Oregon Wins the CBI: Why It Matters…

Posted by rtmsf on April 2nd, 2011

Kenny Ocker is an RTC contributor.  He was in Eugene for Games Two and Three of this week’s College Basketball Invitational between Creighton and Oregon.

The Ducks Delivered In the CBI


When people talk about March Madness, the College Basketball Invitational is probably about the furthest thing from basketball fans’ collective conscience. Don’t let that fool you, however. The third-rate tournament is a valuable source of experience for teams, and it allows players to hang on just a little bit longer. Without the National Invitation Tournament’s strict standards of only extending bids to teams with above-.500 records, the CBI ends up with the third pick of postseason teams. Though the teams invited aren’t NCAA Tournament-quality, that doesn’t mean they’re not quality teams. For instance, the Creighton Bluejays are 23-16 and the Oregon Ducks are 21-18.  “We did win 20 games, which I know we had to play a lot to get to 20, but we did win 20 games, so winning breeds winning,” Oregon head coach Dana Altman said after Wednesday’s game. “Hopefully, it will help us down the road. We’ve got a long ways to go with our program, we’re not kidding anybody, but at least guys are playing hard.”

While both teams have been able to pad their records with wins in the tournament, the biggest impact the CBI has on college basketball is giving valuable practice time and postseason experience for growing teams. Creighton’s Greg McDermott and Oregon’s Altman are both first-year coaches at their programs (Altman, incidentally, came to Eugene from Creighton after 16 seasons in Omaha), and the two-plus weeks of meaningful practices both coaches have had with their teams will certainly make an impact next season. Incidentally, the tournament’s last three champions (including 2011) were in their first years at their schools. The six 2010 CBI teams in this year’s NCAA Tournament this season have gone 6-16 so far, compared with NIT teams going 7-32 and CollegeInsiders.com Tournament teams going 1-16. This is especially emphasized in the fairytale Final Four run of Virginia Commonwealth, which won the CBI in 2010.  “It’s not the NCAA Tournament. It’s not the NIT,” Altman said after Wednesday’s game. “We’ve got a long ways to go to elevate our program there, but it’s an opportunity to play.”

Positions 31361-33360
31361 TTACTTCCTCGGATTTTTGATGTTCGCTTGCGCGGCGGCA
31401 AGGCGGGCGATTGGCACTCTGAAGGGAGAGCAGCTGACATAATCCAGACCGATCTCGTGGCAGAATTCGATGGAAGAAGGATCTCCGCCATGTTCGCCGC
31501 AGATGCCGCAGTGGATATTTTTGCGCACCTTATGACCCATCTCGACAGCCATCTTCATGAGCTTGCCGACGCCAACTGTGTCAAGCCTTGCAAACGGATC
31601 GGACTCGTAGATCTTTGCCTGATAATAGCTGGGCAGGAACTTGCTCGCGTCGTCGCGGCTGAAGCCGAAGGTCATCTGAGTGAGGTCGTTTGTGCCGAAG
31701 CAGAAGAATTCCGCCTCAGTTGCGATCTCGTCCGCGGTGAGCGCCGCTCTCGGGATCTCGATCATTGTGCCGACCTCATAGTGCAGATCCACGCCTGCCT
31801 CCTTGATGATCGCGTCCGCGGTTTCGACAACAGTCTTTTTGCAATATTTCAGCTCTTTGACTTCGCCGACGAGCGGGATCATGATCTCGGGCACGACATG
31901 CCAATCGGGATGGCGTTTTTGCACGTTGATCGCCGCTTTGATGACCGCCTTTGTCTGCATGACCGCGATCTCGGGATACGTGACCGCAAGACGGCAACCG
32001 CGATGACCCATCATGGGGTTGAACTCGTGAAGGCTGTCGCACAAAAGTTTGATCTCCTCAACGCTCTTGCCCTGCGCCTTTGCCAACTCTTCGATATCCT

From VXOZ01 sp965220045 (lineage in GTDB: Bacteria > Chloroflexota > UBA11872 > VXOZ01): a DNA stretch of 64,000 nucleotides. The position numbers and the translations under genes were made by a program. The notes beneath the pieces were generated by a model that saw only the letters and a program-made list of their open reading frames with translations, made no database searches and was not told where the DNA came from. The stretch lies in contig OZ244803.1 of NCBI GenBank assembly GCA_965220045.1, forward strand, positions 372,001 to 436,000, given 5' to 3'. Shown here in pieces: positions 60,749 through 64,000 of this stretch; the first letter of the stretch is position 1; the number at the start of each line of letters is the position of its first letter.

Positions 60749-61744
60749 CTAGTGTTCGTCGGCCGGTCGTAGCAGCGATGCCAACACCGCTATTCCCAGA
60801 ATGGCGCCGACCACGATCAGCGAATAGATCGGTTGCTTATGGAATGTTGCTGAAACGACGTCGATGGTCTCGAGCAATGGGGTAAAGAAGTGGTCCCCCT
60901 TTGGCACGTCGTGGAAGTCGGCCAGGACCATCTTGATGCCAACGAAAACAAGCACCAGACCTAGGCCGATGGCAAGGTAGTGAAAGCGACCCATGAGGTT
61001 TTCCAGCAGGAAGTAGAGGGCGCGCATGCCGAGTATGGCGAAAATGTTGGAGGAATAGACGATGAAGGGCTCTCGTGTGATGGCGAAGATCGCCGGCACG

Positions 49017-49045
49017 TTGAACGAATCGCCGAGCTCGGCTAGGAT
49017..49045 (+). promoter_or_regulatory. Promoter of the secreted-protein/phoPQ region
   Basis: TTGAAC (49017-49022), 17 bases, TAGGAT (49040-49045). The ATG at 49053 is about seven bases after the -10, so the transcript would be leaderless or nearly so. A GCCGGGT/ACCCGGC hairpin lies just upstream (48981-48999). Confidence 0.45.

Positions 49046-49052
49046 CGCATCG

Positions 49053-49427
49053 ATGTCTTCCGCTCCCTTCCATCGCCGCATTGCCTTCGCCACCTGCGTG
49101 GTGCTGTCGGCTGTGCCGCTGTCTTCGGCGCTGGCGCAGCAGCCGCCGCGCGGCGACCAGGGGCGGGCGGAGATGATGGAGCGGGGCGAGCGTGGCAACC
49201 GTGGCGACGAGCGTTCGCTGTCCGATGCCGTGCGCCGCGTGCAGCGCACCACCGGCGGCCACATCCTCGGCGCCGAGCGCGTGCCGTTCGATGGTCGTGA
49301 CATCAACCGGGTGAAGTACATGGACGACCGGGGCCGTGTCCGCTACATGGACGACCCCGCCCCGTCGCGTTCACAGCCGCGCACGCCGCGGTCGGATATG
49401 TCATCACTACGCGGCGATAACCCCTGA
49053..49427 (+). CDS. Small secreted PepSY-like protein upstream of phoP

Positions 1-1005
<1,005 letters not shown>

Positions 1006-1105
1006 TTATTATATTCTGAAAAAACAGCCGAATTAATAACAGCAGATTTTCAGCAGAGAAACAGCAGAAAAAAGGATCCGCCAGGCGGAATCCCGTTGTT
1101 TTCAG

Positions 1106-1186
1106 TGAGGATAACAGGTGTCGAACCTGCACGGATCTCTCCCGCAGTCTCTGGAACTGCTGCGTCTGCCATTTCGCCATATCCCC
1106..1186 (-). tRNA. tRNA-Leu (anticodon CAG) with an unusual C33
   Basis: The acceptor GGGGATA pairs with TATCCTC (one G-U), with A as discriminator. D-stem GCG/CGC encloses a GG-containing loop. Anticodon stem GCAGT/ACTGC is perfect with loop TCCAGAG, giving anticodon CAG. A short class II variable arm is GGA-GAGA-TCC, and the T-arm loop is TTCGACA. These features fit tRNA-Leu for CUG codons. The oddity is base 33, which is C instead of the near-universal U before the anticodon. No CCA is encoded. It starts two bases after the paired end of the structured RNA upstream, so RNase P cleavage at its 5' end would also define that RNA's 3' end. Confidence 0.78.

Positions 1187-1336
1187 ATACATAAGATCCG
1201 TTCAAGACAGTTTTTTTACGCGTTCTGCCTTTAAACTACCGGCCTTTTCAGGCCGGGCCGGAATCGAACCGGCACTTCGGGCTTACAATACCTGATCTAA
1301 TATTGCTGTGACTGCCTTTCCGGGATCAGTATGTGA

After winning the tournament Friday night, Altman did not change his tune.  “It does us no good if we just are satisfied with this; this is not where we want to be,” Altman said. “It was exciting, it was fun, but we’ve got higher aspirations, just like Creighton does.”  The games also matter to the players involved. The experience they acquire in a one-and-done postseason setting can be invaluable to them next season. The extra time in full practices gives players extra opportunities to work on their games with the coaching staff around to help them out.  “Tomorrow, it will be a month since we played in our conference tournament, so those four weeks for us, with the extra practices and the six extra games, have been invaluable,” McDermott said. “We’ve extended the careers of four really important seniors, and many of which played a huge role in tonight’s game.”